New developments have lifted sentiment toward oil and Energy names, but we caution bottom-fishers to be mindful of risks. The fundamentals in the oil patch do not yet support strong oil prices going forward.
This month’s “Of Special Interest” allots eight pages to the (opposition) view that the correction is over, featuring charts we find the most threatening to our bearish stance. Based on its sudden popularity among the press and punditry, the indicator in this chart—highlighting the air-pocket in investor confidence—perhaps should have been part of that feature. Here’s why it wasn’t.
The U.S. stock market has largely shrugged off the latest round of worries related to China’s stock market collapse, the new down-leg in crude oil, a more hawkish tone in Fed-speak, and sizable second-quarter declines in S&P 500 sales and earnings.
The Volume Oscillator discussed in this section is one of several encouraging developments within our Attitudinal work that has sent that category to its least negative reading (-57, Chart 1) since July 2013.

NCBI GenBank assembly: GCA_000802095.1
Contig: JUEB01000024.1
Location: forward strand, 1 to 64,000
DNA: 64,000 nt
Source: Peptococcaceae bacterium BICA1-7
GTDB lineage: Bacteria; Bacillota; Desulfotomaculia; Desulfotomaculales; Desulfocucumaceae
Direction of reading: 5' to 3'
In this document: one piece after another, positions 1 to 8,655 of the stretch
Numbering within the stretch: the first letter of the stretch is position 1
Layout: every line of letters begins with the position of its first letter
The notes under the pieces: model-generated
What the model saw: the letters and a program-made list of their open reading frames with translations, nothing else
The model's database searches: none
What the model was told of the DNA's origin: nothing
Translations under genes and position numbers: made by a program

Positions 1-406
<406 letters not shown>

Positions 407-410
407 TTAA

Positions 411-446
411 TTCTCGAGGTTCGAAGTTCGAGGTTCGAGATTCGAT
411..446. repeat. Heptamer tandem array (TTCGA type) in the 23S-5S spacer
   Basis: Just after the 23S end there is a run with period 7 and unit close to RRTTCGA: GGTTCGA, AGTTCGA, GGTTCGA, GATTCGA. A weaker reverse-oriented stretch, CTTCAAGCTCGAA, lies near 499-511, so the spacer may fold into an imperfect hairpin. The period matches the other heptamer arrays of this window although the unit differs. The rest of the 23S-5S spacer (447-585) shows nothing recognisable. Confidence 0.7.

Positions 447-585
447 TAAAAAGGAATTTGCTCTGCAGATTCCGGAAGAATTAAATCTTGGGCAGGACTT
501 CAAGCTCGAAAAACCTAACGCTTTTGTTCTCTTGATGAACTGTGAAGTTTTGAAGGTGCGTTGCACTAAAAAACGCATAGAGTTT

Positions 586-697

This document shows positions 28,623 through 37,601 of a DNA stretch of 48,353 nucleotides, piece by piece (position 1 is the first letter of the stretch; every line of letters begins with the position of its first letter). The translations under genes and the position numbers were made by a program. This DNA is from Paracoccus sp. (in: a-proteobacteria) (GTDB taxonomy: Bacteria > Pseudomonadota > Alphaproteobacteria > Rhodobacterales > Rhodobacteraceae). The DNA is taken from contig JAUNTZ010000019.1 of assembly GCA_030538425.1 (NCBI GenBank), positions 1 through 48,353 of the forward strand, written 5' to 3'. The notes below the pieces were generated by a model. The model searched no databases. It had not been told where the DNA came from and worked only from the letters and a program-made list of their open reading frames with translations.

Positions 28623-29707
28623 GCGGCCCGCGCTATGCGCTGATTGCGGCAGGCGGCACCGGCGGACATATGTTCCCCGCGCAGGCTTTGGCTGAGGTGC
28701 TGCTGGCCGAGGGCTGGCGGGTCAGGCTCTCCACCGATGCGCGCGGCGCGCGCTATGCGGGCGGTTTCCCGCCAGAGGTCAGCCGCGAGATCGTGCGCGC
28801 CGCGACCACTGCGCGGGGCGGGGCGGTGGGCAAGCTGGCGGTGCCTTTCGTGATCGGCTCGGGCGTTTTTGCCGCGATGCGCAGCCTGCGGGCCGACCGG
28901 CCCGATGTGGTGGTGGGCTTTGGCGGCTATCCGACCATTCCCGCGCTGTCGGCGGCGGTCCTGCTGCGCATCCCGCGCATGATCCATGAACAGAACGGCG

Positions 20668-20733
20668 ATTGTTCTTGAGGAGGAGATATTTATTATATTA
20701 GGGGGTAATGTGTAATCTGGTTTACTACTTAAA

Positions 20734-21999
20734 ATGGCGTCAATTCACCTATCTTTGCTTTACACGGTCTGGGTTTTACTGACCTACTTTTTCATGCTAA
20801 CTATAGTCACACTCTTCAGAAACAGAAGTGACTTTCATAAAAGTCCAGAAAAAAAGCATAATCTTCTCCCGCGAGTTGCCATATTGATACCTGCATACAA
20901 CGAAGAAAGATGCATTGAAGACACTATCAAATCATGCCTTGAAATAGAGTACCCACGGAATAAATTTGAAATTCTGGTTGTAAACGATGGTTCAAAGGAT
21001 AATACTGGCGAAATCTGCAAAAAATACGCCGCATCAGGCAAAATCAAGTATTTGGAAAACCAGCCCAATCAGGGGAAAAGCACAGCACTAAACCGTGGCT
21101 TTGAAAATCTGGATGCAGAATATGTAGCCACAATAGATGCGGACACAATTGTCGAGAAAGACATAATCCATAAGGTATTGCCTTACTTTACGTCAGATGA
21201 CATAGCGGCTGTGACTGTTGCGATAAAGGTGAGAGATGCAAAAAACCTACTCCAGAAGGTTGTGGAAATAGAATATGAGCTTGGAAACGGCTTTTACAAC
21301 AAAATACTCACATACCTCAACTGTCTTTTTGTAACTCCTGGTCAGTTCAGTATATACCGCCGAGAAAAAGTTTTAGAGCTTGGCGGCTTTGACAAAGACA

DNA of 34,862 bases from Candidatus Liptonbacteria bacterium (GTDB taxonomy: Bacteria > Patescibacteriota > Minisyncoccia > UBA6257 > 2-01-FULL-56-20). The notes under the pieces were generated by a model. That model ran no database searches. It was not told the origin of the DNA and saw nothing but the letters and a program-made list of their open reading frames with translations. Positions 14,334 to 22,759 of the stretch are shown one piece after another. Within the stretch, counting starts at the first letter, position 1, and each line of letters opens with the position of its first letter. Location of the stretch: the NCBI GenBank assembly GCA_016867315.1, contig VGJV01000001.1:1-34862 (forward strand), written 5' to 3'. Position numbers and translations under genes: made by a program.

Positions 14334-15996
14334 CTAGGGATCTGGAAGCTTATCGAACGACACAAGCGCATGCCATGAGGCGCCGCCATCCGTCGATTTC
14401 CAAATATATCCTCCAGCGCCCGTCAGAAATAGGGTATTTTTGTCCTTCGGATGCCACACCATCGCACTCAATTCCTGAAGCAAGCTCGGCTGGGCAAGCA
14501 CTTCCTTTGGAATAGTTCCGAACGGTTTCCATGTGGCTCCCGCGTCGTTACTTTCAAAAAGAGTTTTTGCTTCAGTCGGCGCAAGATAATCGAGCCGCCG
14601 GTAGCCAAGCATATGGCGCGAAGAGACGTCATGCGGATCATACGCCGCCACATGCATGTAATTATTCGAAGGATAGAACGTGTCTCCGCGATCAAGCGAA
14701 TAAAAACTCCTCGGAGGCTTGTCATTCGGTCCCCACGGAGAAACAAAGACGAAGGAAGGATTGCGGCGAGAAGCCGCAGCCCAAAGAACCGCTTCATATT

Last year will certainly go down as the bull market year in which investors were finally retrained (as they usually are, late in every bull market) to buy the dips. Most of our Attitudinal measures—ranging from option activity and bear fund assets, to surveys of investor sentiment—show retail investors finally shaking off the worry that gripped them for most of the bull market’s first five years.
We’ve been negative on industrial commodities for some time, reflecting the persistently (and unsustainably) high levels of investment evidenced by our Global Group analyses of commodity-oriented industries.